While the weekend game was their first match up on the golf course, Obama briefly met with Woods at the White House in April 2009, months before the golf star's infidelities came to light.

Woods has worked to reboot his image after the divorce from his wife and the loss of numerous endorsement deals. Woods returned to golf in April 2010 but has struggled to regain the success he achieved in his early years.

Regardless of the scandal which engulfed Woods' professional and personal life, Obama consistently expressed confidence in Woods' ability to rehabilitate his image.

"I don't want to comment on his personal relationship with his wife and family, but I'm a strong believer that anybody can look within themselves, find their flaws and fix them," Obama said in an interview with People Magazine in January 2010.

Months later, Obama predicted Woods would still be successful in golf.

"I think that Tiger has acknowledged that he betrayed his family and that's a personal issue that he's got to work out," Obama said in an interview with Fox News in March 2010. "I hope they've worked it out. I'm sure he's going to still be a terrific golfer."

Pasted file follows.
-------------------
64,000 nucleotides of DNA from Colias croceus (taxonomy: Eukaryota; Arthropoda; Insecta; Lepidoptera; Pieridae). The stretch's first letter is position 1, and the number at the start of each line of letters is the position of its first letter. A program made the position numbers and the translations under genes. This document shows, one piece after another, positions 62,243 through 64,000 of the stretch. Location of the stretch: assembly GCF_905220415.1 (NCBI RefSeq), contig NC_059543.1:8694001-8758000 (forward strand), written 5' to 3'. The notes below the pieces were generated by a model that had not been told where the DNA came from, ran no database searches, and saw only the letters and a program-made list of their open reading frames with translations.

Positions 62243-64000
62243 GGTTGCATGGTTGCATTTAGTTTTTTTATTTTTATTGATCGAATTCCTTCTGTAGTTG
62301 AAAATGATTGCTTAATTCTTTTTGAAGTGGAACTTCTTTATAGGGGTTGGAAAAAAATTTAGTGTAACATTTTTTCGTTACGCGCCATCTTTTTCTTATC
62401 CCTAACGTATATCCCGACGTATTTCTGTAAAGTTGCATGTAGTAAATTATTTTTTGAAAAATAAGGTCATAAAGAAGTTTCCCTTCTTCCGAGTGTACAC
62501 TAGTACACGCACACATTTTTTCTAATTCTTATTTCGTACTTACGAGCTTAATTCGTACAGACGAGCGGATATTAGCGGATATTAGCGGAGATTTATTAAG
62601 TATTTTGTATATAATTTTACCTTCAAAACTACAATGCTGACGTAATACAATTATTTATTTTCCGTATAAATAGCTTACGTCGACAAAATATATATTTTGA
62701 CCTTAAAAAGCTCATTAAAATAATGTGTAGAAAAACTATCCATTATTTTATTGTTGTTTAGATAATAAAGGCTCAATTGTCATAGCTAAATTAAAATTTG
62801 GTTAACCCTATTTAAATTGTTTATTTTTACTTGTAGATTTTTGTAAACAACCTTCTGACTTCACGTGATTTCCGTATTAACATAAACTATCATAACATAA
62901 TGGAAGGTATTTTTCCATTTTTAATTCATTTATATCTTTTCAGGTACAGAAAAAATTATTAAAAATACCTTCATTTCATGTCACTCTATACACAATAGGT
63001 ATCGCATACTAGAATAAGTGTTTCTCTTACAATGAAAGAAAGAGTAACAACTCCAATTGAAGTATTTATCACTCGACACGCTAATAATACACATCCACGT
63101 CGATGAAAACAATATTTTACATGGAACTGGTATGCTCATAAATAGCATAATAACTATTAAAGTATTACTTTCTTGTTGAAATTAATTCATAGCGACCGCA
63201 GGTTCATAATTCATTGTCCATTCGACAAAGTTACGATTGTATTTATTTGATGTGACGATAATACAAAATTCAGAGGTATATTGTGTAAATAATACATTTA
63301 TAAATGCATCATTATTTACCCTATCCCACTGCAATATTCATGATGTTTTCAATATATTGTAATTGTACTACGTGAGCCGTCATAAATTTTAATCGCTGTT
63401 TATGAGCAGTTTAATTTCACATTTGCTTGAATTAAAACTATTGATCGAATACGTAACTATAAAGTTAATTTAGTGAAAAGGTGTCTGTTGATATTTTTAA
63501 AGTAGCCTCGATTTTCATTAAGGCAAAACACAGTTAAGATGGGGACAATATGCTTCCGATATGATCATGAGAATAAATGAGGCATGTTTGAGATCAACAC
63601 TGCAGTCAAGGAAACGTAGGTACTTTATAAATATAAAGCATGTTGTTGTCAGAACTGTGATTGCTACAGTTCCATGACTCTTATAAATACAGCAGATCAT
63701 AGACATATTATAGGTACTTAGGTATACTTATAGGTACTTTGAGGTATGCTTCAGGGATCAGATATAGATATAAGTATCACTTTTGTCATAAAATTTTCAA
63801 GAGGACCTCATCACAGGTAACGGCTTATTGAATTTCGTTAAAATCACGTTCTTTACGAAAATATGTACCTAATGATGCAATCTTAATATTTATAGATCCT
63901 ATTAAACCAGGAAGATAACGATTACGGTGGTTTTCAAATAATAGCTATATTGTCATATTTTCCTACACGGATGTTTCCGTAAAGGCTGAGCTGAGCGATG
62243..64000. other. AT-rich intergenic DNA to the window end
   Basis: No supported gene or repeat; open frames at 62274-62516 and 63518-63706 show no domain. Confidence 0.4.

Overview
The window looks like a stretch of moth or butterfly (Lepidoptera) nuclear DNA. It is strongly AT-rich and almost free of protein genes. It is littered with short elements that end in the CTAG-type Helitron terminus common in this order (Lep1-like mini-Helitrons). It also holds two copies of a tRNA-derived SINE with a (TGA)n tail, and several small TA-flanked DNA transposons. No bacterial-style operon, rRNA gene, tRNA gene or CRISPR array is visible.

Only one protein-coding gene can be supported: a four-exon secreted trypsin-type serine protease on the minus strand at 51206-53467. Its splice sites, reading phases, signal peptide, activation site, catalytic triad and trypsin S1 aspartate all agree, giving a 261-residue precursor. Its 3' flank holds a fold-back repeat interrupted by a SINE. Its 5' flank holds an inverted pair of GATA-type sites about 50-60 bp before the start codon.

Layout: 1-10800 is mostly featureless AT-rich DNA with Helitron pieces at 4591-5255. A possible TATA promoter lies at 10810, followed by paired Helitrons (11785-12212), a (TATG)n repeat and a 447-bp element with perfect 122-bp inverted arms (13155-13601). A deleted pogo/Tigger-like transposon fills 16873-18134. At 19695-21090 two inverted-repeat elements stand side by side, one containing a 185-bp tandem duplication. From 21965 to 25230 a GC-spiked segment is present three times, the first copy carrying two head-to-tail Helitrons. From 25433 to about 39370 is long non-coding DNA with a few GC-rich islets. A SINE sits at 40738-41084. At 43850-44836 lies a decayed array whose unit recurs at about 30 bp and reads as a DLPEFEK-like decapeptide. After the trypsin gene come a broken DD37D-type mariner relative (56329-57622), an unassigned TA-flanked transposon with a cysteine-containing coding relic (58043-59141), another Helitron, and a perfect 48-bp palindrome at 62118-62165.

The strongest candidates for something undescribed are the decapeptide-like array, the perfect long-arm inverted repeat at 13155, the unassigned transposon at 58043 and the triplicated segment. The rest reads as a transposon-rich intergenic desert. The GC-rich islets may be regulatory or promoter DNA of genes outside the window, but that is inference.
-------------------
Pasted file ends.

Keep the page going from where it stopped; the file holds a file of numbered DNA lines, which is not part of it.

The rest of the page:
Tim Rosaforte, a senior writer for Golf World and Golf Digest reported on the Golf Channel Sunday that the president told Woods how happy he was to see him win the Farmers Insurance Open earlier this year.

The president and Woods, who were teamed up against U.S. Trade Representative Ron Kirk and Houston Astros owner Jim Crane, who owns the resort, played 18 holes in just over four hours and won $15 from their opponents, Rosaforte reported.

"Both of them left happy…because they both got a 'W' out of it and you know how important 'W's are for the president and for Tiger Woods," Rosaforte told the Golf Channel Sunday.

The president played an additional nine holes of golf on his own after Tiger left, Rosaforte said.

Rosaforte is the only known journalist to have seen the president this weekend, after the resort was locked down to the traveling press. Rosaforte's access was reportedly influenced by his membership to the exclusive golf and yacht club. In a phone interview with MSNBC, the sports commentator said he briefly spoke with the president during his visit.